Disclosure of evidence included in the file of a competition authority – The Directive will seek to protect the attractiveness of leniency programs by limiting the risk that certain documents provided to regulators in the context of leniency applications might later be used in civil actions. However, this protection will apply to a very narrow category of documents, and in very narrow circumstances. In principle, all evidence on a competition authority’s file will eventually become accessible in civil actions unless it is falls within this very limited protection.
Joint and several liability – Co-infringers will be jointly and severally liable to all those harmed by their infringement. However, defendants who have received immunity from fines will be liable to compensate only their own direct/indirect purchasers, except where other co-infringers are unable to fully compensate the remaining claimants.
Member State decisions – Decisions taken by national competition authorities in one Member State will be usable as prima facie evidence that an infringement has occurred in damages actions in any other Member State.
The “passing-on” defense – The Directive will require all Member States to allow the passing on defense, thereby excluding compensation being paid to those that have passed on their loss to others, such as their own customers. The burden of proving that a pass-on has occurred will rest with the defendant.
Indirect purchasers – Claimants who have not purchased directly from infringers, but who nonetheless have suffered harm because overcharges were passed on to them by those who purchased from infringers, will have a right to compensation. The Directive will define when such claimants will be entitled to presume that an overcharge has been passed on to them.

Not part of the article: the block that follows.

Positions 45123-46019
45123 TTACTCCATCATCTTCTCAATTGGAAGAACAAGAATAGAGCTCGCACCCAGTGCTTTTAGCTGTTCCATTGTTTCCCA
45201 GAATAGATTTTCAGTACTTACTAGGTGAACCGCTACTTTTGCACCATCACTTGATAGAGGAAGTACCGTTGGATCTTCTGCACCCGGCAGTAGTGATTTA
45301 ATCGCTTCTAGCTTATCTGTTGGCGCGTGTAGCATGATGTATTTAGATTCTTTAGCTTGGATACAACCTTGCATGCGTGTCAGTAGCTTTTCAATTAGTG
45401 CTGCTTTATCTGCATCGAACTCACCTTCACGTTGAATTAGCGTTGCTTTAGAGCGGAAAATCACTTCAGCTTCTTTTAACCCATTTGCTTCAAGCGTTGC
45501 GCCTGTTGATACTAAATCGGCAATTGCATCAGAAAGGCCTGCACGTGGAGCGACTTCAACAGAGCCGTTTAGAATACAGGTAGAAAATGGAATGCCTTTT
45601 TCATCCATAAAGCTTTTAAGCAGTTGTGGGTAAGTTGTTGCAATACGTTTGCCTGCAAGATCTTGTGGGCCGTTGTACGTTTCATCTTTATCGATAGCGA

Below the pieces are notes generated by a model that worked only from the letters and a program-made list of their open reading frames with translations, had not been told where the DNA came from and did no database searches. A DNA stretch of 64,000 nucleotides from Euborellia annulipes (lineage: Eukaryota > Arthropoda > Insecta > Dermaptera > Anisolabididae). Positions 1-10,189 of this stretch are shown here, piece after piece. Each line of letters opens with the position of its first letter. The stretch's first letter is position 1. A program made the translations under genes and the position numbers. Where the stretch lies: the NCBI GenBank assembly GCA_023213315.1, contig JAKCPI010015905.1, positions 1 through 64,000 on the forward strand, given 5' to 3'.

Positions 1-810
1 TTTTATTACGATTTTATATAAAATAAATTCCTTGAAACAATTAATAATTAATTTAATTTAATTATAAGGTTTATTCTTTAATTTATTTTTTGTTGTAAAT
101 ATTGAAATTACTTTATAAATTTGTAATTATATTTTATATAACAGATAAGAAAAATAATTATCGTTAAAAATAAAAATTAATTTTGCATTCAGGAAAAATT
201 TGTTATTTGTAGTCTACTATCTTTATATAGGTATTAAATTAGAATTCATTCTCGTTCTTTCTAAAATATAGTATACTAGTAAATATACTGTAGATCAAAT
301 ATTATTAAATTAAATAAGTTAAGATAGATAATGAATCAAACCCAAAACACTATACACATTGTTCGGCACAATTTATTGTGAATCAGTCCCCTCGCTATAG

Presumption of harm and burden of proof – In cartel cases, courts will apply an automatic presumption that a claimant has suffered harm. The burden will be on the defendant to prove otherwise.
Estimation of harm – To allow the speedier resolution of cases, the Directive will allow courts to estimate the level of harm in competition cases, instead of requiring fully evidenced harm in all cases.
Limitation periods – The Directive will align when limitation periods begin to run, and will require a limitation period of at least five years, and will also provide for a suspension of that period for the duration of any investigation and for at least one year thereafter.
Next steps and impact
While there remains a slim possibility of last-minute dissent at final adoption stage, it is now highly likely that the agreed text will be formally adopted. The Parliament’s vote on April 15, 2015 will be decisive. The EU has already witnessed a dramatic increase in follow-on damages claims in competition cases in recent years (in particular in the UK, the Netherlands and Germany). As the Directive is adopted and implemented in the Member States, a great many more can be expected.
In light of these and other developments, the risks to those caught up in competition investigations are changing rapidly. In addition to all the pre-existing risks of fines, criminal sanctions in some jurisdictions, and possible civil actions in the United States and elsewhere, the likelihood of civil actions in the EU is now high, and with the final approval of this Directive, will increase dramatically.